pleased , April 16, 2008
...
0
Marvelous! I thoroughly enjoyed it and agree that the character transformations were superb. The actors use of expressive and performance skills were consistent and sustained throughout the entire performance. The timing was impeccable, I am yet to find a fault. Highly recommend this play to anyone. A genre in which the entire family can enjoy.
Mia , October 30, 2008

Write comment

You must be logged in to post a comment. Please register if you do not have an account yet.

busy
 
PozibleAustralian Stage JobsMembers Area
 

More 2014 Comedy Festival Reviews

Circus Under My Bed | Flying Fruit Fly Circus
The Flying Fruit Fly Circus’ latest Circus Under My Bed, part of the Melbourne...
Wake In Sleight | Reginald D Hunter
Maybe it's because Reginald D Hunter wants to be known as a man who needs no i...
Waiting For My Real Life... | Colin Hay
Hay must have been born under a lucky star which has enabled him with the gift...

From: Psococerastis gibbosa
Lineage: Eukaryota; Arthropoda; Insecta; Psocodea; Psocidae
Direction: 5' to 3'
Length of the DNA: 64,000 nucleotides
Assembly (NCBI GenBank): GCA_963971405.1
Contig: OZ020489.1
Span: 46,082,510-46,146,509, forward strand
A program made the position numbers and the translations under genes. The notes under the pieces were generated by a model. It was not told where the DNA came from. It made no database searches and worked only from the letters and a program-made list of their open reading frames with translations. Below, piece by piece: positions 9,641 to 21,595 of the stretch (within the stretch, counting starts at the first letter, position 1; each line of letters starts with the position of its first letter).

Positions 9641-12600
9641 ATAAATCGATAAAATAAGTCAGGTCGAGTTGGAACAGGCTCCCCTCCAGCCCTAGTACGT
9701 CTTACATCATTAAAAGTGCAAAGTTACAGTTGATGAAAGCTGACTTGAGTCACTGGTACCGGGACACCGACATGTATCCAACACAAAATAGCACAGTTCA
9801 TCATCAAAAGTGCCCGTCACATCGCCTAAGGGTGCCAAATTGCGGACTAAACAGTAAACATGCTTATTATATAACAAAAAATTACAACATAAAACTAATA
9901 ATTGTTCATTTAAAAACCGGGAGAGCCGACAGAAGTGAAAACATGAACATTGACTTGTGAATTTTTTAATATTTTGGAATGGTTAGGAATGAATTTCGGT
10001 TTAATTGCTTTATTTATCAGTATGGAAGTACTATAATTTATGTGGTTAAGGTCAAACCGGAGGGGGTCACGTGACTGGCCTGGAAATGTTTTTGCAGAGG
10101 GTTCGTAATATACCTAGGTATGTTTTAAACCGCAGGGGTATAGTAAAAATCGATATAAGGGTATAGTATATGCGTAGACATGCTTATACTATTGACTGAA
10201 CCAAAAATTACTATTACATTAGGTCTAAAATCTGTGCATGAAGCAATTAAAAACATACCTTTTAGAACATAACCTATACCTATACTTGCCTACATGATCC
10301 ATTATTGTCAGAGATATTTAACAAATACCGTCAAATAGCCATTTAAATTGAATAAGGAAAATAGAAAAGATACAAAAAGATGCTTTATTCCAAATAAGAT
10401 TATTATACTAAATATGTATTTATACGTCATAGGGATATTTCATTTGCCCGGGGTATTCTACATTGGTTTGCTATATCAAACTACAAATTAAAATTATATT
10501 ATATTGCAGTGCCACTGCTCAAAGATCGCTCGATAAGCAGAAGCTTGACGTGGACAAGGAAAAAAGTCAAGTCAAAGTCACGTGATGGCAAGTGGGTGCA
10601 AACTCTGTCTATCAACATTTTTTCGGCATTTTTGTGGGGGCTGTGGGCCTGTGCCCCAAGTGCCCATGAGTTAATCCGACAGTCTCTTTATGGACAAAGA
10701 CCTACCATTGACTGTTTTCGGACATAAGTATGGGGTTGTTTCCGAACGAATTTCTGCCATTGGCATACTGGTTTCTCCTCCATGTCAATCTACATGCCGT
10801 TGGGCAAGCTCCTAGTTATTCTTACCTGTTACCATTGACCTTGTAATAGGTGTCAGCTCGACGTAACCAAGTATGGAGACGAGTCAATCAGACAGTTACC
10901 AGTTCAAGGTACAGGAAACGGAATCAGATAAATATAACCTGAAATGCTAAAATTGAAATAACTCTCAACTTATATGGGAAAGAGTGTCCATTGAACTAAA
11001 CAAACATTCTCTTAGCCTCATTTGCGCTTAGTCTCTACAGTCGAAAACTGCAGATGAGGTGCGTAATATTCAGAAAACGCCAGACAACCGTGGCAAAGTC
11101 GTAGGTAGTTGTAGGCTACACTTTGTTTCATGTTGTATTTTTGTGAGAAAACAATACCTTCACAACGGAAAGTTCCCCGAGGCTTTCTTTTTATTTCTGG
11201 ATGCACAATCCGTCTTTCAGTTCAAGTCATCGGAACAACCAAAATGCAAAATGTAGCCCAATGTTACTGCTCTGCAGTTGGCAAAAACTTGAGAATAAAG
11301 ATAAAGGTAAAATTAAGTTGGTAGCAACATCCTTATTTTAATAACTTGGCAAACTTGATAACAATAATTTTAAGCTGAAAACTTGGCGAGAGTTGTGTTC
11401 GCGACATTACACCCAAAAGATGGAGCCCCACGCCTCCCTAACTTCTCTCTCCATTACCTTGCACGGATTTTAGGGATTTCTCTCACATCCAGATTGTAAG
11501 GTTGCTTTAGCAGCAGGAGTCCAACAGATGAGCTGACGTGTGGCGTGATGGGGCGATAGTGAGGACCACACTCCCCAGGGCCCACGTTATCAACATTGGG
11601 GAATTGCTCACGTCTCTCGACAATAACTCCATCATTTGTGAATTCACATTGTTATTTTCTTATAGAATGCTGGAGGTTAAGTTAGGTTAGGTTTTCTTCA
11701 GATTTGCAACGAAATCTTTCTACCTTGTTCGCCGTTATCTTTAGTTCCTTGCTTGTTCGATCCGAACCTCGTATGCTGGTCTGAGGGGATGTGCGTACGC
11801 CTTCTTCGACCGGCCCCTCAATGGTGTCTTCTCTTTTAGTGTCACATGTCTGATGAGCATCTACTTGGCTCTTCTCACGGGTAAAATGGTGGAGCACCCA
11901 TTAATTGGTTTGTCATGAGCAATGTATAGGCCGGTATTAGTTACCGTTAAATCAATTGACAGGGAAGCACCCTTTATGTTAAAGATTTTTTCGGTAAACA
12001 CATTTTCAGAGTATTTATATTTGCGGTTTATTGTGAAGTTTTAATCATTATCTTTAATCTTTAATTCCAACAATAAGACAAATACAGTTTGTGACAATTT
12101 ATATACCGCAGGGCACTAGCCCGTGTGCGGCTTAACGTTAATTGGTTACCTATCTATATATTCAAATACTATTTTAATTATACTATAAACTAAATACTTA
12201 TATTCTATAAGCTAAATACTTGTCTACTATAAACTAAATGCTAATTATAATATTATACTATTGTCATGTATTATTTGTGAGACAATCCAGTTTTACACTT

Kraken | Don't Be Lonely and Theatre Beating
Kraken looks simple in its make-up, but it packs a mighty punch. One man, one...
Viva La Vida Loca Las Vegas | The Axis of Awesome
Rocking their unique brand of musical comedy and gaining fans from around the...
Death in Bowengabbie
Much of the strength in this production lies with how vividly the characters a...
Like Me, Love Me, Retweet Me | Jordana Borensztajn
Borensztajn has warmth and charm, and she’s a confident and very likeable pres...
FOMO: The Fear of Missing Out | Zoe McDonald
What McDonald has created is a finely tuned performance where each intricate m...

Most Read MELBOURNE Reviews

FOMO: The Fear of Missing Out | Zoe McDonald
What McDonald has created is a finely tuned performance where each intricate movement, tone and mannerism is explored and p...
Kraken | Don't Be Lonely and Theatre Beating
Kraken looks simple in its make-up, but it packs a mighty punch. One man, one stage, three pairs of underpants. And lycra....
Wake In Sleight | Reginald D Hunter
Maybe it's because Reginald D Hunter wants to be known as a man who needs no introduction that he took to the stage with th...
Death in Bowengabbie
Much of the strength in this production lies with how vividly the characters and settings are performed by Youngman, so muc...
Like Me, Love Me, Retweet Me | Jordana Borensztajn
Borensztajn has warmth and charm, and she’s a confident and very likeable presence on stage. More than anything she is prof...